In contrast, Hispanic women in the study often had genotypes A or H. This genotype is associated with lower HBV DNA levels in women of child-bearing age. Most of the Hispanic women in the study were from Texas, which requires two HBV tests during pregnancy.
Researchers noted that the doubling up of HBV testing in pregnant women, as is now done in Texas, could benefit women by increasing the chance of identifying those with low viral loads who may have tested negative for HBsAg during the first test.
Also, adding a core antibody test to the current HBsAg screening would also produce far more accurate results, researchers noted. CDC experts suggest that to be on the safe side, immediate immunization of newborns should occur whenever there are discrepant results in the mother.
First Case of Tenofovir Resistance Found in Patient with Prior Entecavir Resistance
In the first study of its kind, Japanese researchers reported that a 51-year-old woman has developed drug resistance to the antiviral tenofovir (Viread.) This is the first reported case of drug resistance linked to tenofovir.
Tenofovir currently leads the list of "go to" antiviral drugs to treat hepatitis B. Numerous studies have shown that tenofovir causes no resistance, even after more than five years of treatment.
However, in this report published in the June issue of the journal of Drug Design, Development and Therapy, researchers reported that a woman with HBV genotype C who had developed resistance to the antiviral entecavir (Baraclude) months earlier also developed resistance to tenofovir.
For many months, she had been treated with just entecavir but when her viral load began to rise, doctors added tenofovir to her ongoing entecavir treatment. Her viral load decreased to less than 1,000 international units per milliliter (IU/mL) over 31 months while on the entecavir-tenofovir combination, but then it began to rise again.
When researchers examined the genetic make-up of her HBV, they found that it had mutated after the tenofovir was added. "Long-term therapy with tenofovir against the entecavir-resistant (HBV) has the potential to induce virologic breakthrough and resistance, and careful follow-up should be carried out," they wrote.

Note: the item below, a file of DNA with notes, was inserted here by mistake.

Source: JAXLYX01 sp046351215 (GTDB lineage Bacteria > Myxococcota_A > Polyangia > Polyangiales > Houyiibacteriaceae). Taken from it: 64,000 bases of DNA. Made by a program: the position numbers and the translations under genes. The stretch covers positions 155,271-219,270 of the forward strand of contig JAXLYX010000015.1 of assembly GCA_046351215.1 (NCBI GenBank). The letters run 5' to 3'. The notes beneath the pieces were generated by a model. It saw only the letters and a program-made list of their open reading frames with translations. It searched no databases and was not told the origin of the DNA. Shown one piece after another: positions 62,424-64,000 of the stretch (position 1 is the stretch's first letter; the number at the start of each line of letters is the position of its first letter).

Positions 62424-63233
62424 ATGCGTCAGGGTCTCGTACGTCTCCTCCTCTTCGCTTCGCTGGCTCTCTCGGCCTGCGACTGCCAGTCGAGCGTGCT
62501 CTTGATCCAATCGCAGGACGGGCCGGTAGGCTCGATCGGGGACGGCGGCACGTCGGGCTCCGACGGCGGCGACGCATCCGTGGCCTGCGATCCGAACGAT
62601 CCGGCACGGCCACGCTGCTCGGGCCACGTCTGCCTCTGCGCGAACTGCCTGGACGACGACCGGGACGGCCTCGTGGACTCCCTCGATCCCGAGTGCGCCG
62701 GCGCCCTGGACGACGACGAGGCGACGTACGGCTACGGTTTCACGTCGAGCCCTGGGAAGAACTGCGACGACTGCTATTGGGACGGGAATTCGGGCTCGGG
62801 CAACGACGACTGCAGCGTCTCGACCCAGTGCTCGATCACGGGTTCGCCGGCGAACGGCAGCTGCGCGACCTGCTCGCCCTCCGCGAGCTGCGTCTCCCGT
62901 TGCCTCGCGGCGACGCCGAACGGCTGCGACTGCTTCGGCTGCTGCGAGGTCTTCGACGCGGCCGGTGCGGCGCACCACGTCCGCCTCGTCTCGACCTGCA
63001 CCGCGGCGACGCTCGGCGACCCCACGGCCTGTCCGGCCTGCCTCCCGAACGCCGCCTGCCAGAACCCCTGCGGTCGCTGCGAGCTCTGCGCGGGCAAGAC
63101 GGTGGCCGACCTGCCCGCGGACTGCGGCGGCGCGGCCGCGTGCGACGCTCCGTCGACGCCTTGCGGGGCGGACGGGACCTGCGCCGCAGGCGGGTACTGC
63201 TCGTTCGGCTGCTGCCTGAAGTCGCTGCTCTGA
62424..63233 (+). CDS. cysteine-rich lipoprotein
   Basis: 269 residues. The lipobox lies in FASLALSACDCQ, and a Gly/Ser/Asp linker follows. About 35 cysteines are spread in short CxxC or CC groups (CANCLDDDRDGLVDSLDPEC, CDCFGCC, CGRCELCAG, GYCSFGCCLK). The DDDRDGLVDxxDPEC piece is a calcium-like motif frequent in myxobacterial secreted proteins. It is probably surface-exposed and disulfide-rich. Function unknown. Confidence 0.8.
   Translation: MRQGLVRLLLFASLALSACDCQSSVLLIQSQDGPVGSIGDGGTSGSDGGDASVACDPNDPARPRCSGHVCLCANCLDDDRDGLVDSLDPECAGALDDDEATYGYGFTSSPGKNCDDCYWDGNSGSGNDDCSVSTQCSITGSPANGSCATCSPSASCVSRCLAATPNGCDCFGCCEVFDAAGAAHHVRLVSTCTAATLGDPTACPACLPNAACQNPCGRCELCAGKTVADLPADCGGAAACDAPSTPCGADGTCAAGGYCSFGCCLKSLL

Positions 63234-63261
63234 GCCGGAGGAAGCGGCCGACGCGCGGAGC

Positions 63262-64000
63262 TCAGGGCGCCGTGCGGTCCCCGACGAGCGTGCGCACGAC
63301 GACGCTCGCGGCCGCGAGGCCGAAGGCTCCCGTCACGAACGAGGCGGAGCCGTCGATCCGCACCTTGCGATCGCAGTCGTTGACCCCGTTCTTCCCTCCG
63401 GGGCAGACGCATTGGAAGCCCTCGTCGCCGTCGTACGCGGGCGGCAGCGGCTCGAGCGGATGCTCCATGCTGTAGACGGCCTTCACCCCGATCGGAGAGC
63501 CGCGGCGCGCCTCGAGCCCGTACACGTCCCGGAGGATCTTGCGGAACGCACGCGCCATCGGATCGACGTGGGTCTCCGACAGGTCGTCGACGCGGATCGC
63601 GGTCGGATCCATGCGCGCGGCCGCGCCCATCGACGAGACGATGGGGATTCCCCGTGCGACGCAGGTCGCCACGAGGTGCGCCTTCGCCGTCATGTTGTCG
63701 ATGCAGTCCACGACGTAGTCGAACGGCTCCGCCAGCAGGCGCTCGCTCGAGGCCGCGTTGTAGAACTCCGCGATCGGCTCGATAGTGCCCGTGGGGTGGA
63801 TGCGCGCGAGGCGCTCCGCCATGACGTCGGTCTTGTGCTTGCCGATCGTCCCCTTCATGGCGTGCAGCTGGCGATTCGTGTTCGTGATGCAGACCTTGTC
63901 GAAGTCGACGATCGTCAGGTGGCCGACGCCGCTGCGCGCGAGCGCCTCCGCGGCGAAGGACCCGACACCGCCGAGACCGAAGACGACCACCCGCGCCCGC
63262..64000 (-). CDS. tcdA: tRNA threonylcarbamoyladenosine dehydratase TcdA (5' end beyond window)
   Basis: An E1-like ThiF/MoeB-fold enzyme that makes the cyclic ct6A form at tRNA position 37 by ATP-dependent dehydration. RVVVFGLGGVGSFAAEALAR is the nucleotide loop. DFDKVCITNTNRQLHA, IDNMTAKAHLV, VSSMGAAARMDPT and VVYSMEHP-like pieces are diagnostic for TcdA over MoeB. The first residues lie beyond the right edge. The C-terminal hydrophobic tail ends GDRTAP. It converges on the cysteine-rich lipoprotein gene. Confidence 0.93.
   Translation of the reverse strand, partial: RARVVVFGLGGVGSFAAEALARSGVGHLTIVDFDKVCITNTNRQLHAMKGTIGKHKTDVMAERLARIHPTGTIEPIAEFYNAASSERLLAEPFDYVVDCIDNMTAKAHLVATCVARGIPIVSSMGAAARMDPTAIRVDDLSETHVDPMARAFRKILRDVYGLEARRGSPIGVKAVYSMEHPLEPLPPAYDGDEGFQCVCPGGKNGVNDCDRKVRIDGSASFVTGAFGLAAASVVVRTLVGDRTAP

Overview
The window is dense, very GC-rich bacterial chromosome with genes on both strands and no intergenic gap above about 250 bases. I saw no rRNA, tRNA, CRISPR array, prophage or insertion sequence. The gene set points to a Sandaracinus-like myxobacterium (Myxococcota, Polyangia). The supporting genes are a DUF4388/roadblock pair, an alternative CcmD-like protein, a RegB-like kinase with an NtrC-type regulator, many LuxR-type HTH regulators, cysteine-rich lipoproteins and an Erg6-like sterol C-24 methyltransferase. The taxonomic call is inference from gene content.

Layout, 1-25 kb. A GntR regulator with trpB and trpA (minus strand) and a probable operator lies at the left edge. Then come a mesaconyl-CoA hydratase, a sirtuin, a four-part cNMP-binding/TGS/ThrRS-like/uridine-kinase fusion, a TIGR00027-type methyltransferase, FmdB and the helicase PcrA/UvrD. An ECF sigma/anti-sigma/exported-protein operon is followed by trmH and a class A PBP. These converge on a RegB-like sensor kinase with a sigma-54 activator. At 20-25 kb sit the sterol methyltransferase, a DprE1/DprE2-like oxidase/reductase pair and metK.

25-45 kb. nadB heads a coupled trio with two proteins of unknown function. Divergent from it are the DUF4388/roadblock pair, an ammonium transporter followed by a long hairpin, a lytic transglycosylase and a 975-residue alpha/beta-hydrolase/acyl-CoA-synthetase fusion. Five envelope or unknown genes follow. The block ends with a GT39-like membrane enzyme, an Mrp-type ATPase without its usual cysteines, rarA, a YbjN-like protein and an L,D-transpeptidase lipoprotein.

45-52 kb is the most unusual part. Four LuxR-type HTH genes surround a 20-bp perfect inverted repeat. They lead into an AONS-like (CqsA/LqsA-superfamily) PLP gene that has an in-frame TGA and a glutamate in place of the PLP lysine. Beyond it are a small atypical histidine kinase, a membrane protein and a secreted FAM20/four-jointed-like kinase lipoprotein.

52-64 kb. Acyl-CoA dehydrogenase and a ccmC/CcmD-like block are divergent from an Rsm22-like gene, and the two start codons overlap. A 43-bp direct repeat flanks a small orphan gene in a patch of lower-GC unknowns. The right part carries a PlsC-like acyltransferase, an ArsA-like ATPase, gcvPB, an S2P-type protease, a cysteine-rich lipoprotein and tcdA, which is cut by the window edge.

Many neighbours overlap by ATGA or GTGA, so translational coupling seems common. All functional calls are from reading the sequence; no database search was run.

Even Specialists Fail to Treat Hepatitis in Patients Who Qualify for Treatment
The latest in a series of studies finds that primary care physicians–and even gastroenterologists who specialize in digestive diseases–fail to treat hepatitis B patients who qualify for treatment.
The latest study by Stanford University Medical Center researchers compared treatment rates in 1,976 hepatitis B patients seen by primary care clinics, gastroenterologists (these doctors specialize in digestive organs, including the liver) and hepatologists (gastroenterologists who specialize in liver diseases).
All three clinics served patients of similar age, gender and ethnicity. About 53% of patients treated at gastroenterology and hepatology clinics should have been treated based on current medical guidelines due to their liver damage.
However, hepatology clinics treated only 59% of eligible patients and gastroenterology clinics treated only 45% of them.
The reasons doctors gave for failing to render proper treatment included:
- They thought normal alanine aminotransferase (ALT) levels indicated there was no liver damage and no need for treatment. ALT levels rise above normal when liver cells are injured or die from the infection. Medical guidelines recommend treatment, even if ALT levels are slightly above normal, if patients are older, male and have elevated viral load depending on their hepatitis B "e" antigen status.